Coca-Cola suffered its steepest quarterly sales drop in 25 years this week, with its CEO James Quincey dubbing the coronavirus crisis the “toughest and most complex” period in its history.
Tough periods ask difficult questions of companies, their strategies and priorities. During a crisis, finding answers is critical.
One way Coca-Cola is responding to its poor results is by “weeding out” what it calls zombie brands – those with little opportunity for growth and often confined to a single country. Somehow it has 200 of these and they make up just 2% of its revenues.
Coca-Cola has long adopted a three tiered system of brands – leaders, challengers and explorers – in which they are segmented based on their maturity and market position. Some, such as Coca-Cola are the number one in their category and therefore leaders, others like Powerade are disrupting markets but not yet the number one and therefore explorers, while challengers include Simply Beverages.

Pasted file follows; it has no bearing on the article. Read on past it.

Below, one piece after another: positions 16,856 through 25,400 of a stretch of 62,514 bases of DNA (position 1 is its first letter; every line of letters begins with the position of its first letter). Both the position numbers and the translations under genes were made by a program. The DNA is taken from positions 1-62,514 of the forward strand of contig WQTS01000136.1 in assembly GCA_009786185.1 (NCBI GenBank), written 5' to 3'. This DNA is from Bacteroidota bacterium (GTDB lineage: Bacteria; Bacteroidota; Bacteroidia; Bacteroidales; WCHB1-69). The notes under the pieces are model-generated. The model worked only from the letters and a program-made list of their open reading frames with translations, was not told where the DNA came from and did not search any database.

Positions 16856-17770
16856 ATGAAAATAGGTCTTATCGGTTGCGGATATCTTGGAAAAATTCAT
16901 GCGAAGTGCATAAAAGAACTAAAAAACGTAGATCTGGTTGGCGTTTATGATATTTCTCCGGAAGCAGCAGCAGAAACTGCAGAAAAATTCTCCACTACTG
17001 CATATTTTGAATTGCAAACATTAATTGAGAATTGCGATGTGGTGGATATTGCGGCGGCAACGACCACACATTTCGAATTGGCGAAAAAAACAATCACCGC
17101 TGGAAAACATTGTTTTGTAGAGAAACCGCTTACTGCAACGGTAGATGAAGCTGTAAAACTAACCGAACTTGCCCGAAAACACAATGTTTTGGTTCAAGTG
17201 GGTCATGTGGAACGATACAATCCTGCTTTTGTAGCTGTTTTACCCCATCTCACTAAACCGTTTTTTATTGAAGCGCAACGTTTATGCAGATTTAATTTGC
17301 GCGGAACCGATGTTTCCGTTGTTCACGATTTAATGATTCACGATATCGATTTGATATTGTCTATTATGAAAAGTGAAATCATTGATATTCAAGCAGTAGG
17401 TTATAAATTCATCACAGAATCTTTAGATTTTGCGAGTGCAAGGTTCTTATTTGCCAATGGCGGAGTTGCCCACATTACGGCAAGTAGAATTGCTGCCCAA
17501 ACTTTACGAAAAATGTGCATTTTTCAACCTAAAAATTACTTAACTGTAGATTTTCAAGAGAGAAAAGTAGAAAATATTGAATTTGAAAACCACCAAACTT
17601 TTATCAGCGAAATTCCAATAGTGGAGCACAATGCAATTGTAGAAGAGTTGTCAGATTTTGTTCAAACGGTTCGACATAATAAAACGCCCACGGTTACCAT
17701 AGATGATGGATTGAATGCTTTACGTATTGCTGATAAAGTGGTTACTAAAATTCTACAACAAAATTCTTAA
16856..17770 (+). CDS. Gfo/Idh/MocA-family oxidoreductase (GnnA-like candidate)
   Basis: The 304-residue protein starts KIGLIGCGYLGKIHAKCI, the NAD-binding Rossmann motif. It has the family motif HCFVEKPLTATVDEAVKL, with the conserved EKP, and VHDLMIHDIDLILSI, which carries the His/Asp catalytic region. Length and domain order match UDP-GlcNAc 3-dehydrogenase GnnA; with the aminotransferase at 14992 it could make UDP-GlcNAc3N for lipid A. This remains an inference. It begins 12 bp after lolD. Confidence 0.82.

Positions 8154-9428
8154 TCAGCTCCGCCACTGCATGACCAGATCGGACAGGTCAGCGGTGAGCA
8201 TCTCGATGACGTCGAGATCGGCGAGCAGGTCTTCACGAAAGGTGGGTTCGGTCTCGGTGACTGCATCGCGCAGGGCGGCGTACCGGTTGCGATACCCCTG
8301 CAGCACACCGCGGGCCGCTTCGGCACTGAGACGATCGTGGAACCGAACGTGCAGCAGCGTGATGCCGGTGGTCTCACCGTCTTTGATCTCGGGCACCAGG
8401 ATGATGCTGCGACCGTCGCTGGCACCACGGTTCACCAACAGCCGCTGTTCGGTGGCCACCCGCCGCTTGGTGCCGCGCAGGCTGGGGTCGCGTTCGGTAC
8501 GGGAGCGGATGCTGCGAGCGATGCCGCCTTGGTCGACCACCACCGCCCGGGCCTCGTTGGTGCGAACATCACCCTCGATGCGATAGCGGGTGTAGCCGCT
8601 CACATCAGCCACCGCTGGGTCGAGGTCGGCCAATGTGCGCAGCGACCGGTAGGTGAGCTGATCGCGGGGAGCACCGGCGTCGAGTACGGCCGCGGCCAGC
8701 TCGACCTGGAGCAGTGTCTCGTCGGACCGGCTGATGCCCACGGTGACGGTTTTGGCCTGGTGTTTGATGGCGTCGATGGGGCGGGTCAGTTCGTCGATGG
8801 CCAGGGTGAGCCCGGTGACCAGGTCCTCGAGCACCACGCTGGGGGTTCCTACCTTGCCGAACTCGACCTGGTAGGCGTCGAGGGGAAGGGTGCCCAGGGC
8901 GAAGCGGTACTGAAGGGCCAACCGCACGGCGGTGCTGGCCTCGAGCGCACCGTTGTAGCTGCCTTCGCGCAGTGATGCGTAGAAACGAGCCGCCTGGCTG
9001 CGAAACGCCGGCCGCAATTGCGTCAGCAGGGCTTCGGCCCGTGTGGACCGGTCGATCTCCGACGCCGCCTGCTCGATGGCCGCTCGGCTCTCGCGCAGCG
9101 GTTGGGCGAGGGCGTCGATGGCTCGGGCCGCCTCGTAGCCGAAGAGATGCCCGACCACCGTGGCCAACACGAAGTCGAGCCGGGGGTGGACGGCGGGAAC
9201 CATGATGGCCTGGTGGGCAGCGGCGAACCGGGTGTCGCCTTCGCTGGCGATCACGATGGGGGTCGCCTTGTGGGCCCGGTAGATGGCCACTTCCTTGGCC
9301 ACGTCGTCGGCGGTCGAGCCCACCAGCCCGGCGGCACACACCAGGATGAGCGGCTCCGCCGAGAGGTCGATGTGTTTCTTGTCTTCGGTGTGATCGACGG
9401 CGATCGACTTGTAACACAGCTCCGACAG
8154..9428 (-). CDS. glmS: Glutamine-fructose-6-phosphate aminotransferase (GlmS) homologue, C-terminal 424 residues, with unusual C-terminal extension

The idea is that Coca-Cola doesn’t judge all its brands based on the same criteria but instead by their position in the market. This also allows for faster innovation, something that has been a huge priority for Quincey who has prioritised a fail fast approach.
However, it appears that Coca-Cola forgot a crucial step in failing fast – to actually cut those brands that aren’t working. This as Quincey points out, is not just about reducing SKUs but taking a long hard look at whether each brand has potential to become a leader.
According to one source Marketing Week spoke to, that has led a “a very longtail” of under-performing brands. And and all these brands add complexity and cost into the bottler distribution system yet get little marketing support. “They are ‘zombie brands’ in the process of a long, slow death,” said the source.